Thursday, June 24, 2010
Callaway Went Thataway - 1951
this previous post on Herb Jeffries, were given little by either Hollywood or TV in the way of a black hero to emulate. Clearly, we are shown that Callaway appeals to everybody in this democratic republic. It’s a cute shot, that can’t help but ring hollow. Grownups love him, too, including a fawning Natalie Schafer, who plays the wife of the big TV boss. You may remember her as Lovey in “Gilligan’s Island.”
She and MacMurray have that 1930s screwball comedy rapport with each other, but it’s somewhat forced and we are given to understand there is no romantic involvement between them. She undergoes a conversion when she falls in love with Howard Keel and decides the ad racket has gotten too deceitful for her. Mr. MacMurray never undergoes such a conversion, remaining a likeable, but undependable trickster to the end. MacMurray was so good playing guys on the knife edge of good and bad.
There are even a few star cameos. Esther Williams and her sons accost Keel in a hotel lobby, and later he meets Elizabeth Taylor and Clark Gable at the Mocambo, both of whom he greets effusively and neither of whom he recognizes.
Finally, the real one learns of the charitable foundation set up by his look-alike, and bails out of the whole Smokey Callaway franchise. He doesn’t want any part of it if he can’t keep the money himself. The look-alike gets to keep the job.
Fred MacMurray tosses off a funny line with all seriousness, “What’s the Smokey Callaway Foundation? Have we got a girdle tie-in?”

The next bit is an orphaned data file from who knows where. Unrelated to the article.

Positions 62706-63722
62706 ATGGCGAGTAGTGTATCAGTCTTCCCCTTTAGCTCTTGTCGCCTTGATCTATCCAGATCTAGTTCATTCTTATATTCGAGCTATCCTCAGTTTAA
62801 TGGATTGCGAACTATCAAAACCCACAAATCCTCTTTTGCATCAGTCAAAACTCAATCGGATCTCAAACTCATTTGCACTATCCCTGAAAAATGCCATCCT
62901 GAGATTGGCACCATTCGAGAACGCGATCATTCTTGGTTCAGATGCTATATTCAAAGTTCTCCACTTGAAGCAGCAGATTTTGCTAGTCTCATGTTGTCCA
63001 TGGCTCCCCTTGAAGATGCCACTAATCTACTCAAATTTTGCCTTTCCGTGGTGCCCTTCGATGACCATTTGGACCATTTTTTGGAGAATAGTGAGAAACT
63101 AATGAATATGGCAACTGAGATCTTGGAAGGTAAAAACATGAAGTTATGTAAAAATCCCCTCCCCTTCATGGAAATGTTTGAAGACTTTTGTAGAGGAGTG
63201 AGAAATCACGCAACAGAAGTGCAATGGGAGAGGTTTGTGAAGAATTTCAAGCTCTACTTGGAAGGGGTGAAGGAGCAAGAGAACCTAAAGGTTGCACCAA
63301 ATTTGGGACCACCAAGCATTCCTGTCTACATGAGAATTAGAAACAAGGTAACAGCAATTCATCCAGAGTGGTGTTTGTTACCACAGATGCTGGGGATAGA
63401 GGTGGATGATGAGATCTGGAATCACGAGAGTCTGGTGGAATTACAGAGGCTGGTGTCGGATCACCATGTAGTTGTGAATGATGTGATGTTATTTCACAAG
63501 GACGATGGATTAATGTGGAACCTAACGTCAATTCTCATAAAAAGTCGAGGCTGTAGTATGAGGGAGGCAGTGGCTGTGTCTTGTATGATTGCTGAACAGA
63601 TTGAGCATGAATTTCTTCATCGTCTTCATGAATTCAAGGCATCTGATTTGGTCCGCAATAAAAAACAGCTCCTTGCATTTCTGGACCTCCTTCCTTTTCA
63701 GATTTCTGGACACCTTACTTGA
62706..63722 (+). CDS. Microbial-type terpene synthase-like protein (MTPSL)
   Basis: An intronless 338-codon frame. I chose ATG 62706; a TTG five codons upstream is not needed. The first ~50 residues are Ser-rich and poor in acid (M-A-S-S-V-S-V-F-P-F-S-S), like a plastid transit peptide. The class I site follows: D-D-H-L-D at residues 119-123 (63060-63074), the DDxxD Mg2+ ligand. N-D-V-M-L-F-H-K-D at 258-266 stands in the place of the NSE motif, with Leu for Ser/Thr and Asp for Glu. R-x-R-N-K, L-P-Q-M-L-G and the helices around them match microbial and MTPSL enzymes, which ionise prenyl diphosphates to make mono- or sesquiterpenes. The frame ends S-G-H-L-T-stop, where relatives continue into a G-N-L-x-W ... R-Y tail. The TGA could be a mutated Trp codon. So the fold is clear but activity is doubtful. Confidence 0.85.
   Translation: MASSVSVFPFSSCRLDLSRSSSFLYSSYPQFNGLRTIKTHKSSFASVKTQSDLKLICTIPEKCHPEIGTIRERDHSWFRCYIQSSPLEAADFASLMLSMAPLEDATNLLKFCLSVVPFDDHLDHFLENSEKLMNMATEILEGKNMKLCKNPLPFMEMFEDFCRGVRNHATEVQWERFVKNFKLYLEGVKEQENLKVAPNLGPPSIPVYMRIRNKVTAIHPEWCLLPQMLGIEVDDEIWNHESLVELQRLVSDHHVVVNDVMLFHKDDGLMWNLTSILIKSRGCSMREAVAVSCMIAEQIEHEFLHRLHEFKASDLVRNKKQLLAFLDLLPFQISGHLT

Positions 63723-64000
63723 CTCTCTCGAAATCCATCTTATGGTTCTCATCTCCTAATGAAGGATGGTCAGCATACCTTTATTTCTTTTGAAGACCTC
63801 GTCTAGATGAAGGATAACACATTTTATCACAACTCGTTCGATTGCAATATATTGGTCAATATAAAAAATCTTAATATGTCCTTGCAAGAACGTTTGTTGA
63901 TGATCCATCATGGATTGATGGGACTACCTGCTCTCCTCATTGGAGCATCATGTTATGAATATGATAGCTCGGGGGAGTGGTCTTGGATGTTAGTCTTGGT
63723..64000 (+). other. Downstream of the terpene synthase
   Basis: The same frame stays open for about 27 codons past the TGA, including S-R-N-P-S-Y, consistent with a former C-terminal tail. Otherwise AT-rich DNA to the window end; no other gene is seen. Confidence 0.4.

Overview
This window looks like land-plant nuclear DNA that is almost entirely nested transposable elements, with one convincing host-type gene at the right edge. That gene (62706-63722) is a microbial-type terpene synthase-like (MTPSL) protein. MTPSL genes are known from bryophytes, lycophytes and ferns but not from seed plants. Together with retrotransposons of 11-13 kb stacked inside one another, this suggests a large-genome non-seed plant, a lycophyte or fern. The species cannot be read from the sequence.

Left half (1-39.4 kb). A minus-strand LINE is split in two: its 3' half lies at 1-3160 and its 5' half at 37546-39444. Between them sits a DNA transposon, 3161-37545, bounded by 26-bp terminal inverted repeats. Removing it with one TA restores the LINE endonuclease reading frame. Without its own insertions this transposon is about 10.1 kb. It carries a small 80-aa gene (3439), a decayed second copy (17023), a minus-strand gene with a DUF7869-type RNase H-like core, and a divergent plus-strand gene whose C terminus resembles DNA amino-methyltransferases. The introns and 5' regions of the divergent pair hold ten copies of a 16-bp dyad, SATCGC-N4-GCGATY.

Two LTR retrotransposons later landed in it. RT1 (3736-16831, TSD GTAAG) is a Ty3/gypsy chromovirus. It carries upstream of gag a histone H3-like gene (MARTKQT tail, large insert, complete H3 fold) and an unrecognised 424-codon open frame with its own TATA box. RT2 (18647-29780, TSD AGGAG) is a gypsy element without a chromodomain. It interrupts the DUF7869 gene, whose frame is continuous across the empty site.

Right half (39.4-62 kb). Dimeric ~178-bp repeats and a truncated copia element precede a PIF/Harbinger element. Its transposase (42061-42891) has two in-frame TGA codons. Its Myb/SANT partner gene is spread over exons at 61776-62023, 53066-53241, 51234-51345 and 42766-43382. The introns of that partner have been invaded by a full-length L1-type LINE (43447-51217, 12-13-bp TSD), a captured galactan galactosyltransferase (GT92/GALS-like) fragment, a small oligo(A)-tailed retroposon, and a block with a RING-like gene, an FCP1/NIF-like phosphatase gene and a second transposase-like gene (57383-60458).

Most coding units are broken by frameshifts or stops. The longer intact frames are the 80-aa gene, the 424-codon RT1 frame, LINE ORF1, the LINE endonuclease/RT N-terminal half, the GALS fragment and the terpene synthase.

“Dreamboat” and “Callaway Went Thataway” harken back to the screwball comedies of a previous generation, but they land squarely in the present, using it as surely as any socially conscious dramatic film of that era did to bring reality to the movies. “Callaway” ends with the interesting disclaimer, as much a signpost to the era as the fake signpost it was printed on. (The opening screen titles on a similar signpost remind me of “My Darling Clementine.”)
“This picture was made in the spirit of fun, and was meant in no way to detract from the wholesome influence, civic mindedness and the many charitable contributions of Western idols of our American youth, or to be a portrayal of any of them.”
A case of methinks they doth protest too much?
Actually, Hopalong Cassidy, is the real hero on whom this movie is based. You might remember his showing up Boris Karloff in the 1950 Macy’s Thanksgiving Parade, as discussed in this previous post. From the book “Total Television” by Alex M. Neal (Penguin Books, NY, 1996, 4th edition), we have a few stats on our hero. Hoppy made 66 B-movies from 1935 to 1948. William Boyd, who played Hoppy, cannily acquired the TV rights to his films, and re-edited them to fit 30 and 60-minute timeslots. According to author Mr. Neal, “thus, he was in a position to offer a readily available source of action programming to the rapidly expanding postwar television station market.”